In addition to oil paintings, Meng Huang has also accomplished a series of charcoal drawings. He has always been interested in objects with ambiguous features, and charcoal makes him express these uncertainties more freely and appropriately. Clouds and water are themes that he often deals with (for example, Clouds 2 (2013, charcoal on paper, 77 × 109 cm)). Depicting clouds in the far distance overhead and water flowing freely underfoot, he uses the railway tracks to constitute space. Last but not least, the vagaries of clouds fit well with the wandering life of the artist.
Meng Huang was born in Beijing in 1966, and now divides his time between Beijing and Berlin. His works have been exhibited in galleries and art institutions all over the world. His major solo exhibitions include I and We in 2012 at Galerie Urs Meile, Lucerne; Five Faces of a Man in 2010 at Berlin’s WiE Kultur; and And What Do You Think? Landscapes in 2008 at Galerie Urs Meile, Beijing. His major group exhibitions include CAPITAL-Merchants in Venice and Amsterdam in 2012 at the Swiss National Museum, Zurich, Switzerland; Weltsichten at the Museum Wiesbaden and Kunsthalle zu Kiel in Germany; and Mahjong – Chinesische Gegenwartskunst aus der Sammlung Sigg, in 2006 at Germany’s Hamburger Kunsthalle.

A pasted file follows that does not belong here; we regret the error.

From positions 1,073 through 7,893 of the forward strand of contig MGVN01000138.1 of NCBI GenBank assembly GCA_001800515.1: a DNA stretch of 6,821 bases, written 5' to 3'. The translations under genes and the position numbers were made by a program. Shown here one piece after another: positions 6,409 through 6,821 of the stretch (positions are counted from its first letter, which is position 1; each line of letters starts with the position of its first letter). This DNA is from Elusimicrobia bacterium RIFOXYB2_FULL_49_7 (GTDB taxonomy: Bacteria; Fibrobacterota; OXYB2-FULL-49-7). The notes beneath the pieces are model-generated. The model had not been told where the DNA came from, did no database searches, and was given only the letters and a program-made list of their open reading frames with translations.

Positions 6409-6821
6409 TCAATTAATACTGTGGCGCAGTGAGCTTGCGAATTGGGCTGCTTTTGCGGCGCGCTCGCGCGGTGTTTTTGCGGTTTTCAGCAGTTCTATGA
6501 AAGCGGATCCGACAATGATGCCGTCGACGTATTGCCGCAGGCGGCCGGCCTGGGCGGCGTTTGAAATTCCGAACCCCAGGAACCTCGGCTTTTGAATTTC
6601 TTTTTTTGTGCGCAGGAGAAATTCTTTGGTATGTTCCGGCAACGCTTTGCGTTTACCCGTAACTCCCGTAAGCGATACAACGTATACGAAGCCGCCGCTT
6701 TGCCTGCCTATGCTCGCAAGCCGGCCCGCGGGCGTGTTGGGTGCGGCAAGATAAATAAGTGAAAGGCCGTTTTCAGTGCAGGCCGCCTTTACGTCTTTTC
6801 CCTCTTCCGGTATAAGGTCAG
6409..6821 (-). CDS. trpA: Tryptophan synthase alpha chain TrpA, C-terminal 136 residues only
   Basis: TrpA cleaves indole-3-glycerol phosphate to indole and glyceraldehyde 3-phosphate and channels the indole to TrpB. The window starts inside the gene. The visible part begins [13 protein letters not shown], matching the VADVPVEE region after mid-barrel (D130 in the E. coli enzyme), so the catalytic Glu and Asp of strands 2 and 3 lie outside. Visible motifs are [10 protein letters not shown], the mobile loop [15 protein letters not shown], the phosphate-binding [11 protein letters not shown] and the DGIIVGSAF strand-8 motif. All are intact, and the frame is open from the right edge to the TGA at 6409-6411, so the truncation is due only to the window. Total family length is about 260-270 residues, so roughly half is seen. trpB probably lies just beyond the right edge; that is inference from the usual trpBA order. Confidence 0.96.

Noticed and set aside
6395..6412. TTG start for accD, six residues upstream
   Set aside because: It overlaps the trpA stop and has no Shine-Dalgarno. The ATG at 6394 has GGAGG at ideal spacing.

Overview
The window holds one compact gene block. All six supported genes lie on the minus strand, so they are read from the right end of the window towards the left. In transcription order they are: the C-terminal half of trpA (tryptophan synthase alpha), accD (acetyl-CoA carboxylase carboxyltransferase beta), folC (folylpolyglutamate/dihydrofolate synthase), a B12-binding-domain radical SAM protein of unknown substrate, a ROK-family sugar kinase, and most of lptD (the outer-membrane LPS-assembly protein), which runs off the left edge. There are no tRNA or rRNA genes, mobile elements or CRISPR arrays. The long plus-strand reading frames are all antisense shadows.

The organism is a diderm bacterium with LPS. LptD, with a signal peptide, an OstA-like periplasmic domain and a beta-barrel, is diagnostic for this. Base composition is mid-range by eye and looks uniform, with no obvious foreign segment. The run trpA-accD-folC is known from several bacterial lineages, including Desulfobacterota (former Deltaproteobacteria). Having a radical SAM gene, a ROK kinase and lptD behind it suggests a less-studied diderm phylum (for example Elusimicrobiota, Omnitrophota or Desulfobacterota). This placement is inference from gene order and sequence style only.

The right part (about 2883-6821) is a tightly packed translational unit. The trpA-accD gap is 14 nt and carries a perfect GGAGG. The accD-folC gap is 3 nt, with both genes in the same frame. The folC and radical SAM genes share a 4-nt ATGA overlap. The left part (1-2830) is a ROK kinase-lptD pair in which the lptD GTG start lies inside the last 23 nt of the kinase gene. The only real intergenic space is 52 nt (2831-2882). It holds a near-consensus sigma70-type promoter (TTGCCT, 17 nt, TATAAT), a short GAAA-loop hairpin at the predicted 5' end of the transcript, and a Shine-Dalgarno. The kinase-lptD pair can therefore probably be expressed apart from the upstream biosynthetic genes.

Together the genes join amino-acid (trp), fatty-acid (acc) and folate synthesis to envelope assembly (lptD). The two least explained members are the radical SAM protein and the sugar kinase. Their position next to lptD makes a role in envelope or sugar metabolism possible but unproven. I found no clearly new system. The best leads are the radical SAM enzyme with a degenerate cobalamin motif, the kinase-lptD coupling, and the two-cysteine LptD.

untitled #70-013, 2012
Christian Schoeler’s second exhibition at Galerie Urs Meile in Beijing focuses on his works on paper. Besides his large canvases, executed in a mixed media technique and oils, he also creates smaller, more intimate works on hand-made paper. Here he mixes drawing and printing techniques with watercolors or pastels instead of oil paint. They are different from the oil paintings because this technique is faster, and Schoeler has to construct his images in reverse, starting with the highlights and moving on to the darker shades of the image, since the light comes from the paper when less opaque color is used. The order and layers of the several techniques differ from piece to piece, and in the end even experts cannot distinguish between them.